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The film is exceptionally well-made... There is nothing warm about the style, yet it allows for moments of simmering tension, broken by a few emotional explosions that shatter its well-composed surface.
The reporter/convict dynamic doesn’t have enough layers to carry the film without some hint of mystery. The relationship between the two, chilling as it is, never raises this “Story” from generic to profound.
While never as gripping as a good piece of fiction, Goold’s treatment actually manages to improve on the book, even if that meant fabricating a few things along the way.
If the film's copycat visual artistry illuminates nothing, at least its script is sincerely devoted to probing Finkel and Longo's odd partnership.
No one in the film is particularly likeable, and while the global implications about epistemology are interesting, the specifics of this particular case, at least rendered here, are quite dull.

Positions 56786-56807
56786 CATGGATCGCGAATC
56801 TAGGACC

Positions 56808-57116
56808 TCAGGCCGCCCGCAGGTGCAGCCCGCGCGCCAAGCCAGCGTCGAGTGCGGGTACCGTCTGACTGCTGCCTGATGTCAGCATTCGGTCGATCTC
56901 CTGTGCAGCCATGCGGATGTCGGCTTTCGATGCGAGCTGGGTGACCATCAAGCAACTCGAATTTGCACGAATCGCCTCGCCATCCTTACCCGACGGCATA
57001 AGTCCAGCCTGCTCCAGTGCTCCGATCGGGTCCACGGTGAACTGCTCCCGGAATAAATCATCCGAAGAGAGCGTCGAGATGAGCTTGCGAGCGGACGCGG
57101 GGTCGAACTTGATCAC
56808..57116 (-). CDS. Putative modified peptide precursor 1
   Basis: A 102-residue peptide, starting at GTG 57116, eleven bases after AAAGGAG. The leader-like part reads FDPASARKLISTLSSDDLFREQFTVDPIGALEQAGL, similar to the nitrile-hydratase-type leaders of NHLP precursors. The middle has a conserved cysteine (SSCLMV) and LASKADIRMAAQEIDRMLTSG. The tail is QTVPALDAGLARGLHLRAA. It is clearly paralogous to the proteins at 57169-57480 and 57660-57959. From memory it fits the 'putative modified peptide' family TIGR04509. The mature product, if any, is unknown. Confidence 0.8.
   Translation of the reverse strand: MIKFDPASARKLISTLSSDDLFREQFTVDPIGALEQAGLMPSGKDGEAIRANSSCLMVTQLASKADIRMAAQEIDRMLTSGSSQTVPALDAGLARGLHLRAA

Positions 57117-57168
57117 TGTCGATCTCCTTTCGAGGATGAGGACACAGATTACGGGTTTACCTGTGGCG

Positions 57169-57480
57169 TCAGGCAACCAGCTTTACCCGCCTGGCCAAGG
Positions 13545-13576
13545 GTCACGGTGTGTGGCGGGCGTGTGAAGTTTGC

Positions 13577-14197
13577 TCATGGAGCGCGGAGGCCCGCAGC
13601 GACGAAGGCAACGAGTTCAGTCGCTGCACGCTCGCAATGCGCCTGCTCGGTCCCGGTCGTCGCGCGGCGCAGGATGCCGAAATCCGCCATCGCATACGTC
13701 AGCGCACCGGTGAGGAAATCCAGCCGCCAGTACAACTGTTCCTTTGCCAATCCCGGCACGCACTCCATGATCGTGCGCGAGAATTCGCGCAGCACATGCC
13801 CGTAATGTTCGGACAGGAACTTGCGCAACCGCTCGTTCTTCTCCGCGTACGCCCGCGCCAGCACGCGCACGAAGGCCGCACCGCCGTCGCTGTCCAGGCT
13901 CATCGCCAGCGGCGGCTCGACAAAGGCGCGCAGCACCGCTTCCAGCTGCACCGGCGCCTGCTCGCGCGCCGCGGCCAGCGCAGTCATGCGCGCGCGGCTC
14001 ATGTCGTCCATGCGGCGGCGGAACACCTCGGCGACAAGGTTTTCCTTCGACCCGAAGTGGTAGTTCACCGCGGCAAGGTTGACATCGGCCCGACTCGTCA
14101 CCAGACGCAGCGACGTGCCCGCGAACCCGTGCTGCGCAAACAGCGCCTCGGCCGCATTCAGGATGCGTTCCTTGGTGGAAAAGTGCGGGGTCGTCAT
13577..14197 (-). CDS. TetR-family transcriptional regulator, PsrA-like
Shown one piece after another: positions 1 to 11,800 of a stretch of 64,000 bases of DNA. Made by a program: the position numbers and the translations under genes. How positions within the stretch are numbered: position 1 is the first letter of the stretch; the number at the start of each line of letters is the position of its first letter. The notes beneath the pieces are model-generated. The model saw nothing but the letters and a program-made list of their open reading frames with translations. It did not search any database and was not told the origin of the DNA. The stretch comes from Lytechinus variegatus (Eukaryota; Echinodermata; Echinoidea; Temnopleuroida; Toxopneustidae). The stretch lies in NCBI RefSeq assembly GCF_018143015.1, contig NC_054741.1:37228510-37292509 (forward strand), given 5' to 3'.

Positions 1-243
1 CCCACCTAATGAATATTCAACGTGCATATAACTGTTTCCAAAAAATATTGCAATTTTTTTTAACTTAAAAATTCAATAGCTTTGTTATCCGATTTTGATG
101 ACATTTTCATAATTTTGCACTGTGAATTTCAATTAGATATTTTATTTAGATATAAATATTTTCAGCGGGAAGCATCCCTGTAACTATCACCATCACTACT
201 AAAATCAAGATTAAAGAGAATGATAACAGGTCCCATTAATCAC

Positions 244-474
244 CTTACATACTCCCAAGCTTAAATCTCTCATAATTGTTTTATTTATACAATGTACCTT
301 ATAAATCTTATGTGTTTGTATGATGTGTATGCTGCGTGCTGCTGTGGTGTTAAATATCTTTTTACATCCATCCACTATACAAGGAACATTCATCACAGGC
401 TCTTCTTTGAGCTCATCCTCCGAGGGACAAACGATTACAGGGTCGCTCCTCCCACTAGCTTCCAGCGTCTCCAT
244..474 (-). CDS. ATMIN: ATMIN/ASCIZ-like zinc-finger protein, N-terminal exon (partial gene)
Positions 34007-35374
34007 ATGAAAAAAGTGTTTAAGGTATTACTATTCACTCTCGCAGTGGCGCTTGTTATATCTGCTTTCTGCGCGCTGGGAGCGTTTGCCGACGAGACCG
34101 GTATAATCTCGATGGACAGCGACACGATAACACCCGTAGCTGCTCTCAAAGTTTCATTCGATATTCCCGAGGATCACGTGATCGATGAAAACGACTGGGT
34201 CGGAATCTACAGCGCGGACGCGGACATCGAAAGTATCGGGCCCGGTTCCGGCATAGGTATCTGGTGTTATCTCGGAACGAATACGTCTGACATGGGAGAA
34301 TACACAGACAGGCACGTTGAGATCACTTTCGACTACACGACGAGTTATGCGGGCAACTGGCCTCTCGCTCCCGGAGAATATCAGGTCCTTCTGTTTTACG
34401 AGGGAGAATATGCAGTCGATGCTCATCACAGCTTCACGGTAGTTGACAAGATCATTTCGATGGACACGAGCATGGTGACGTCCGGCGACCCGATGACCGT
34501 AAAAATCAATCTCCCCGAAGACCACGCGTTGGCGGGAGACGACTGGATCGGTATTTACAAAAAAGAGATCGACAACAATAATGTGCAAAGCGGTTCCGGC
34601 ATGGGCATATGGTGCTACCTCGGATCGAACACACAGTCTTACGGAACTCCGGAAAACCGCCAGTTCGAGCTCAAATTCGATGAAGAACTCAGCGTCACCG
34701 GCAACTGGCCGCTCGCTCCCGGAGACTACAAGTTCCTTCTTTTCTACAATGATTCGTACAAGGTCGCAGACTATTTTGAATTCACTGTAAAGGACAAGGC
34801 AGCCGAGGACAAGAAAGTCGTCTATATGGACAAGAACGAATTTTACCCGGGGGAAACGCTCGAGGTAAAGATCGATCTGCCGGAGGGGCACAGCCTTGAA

The Hollywood Reporter
Goold's work never feels stagey; a smart and varied visual sense opens up even settings as basic as a jail's visiting room. But what happens in that room isn't as convincing as might be expected from these actors.
Lead performances from Jonah Hill and James Franco are plenty impressive. But at the same time, True Story is almost too polished and clever for its own good, sacrificing complexity for a surface-y examination of the issues at play.
While Longo's actions were horrifying and his connection to Finkel is unique, Goold somehow can't make this material as interesting as you'd expect it to be.
Goold, a highly regarded British theater director making his debut feature, lacks the panache to realize this twisted relationship onscreen. Instead he’s made a stolid, well-acted, intelligent drama that respects the complications of Finkel and Longo’s storytelling agendas without bringing them to life.
Especially for a movie that springs from a horrific and grisly crime, True Story feels undershaped and indistinct; it’s too dispassionate to be genuinely chilly.
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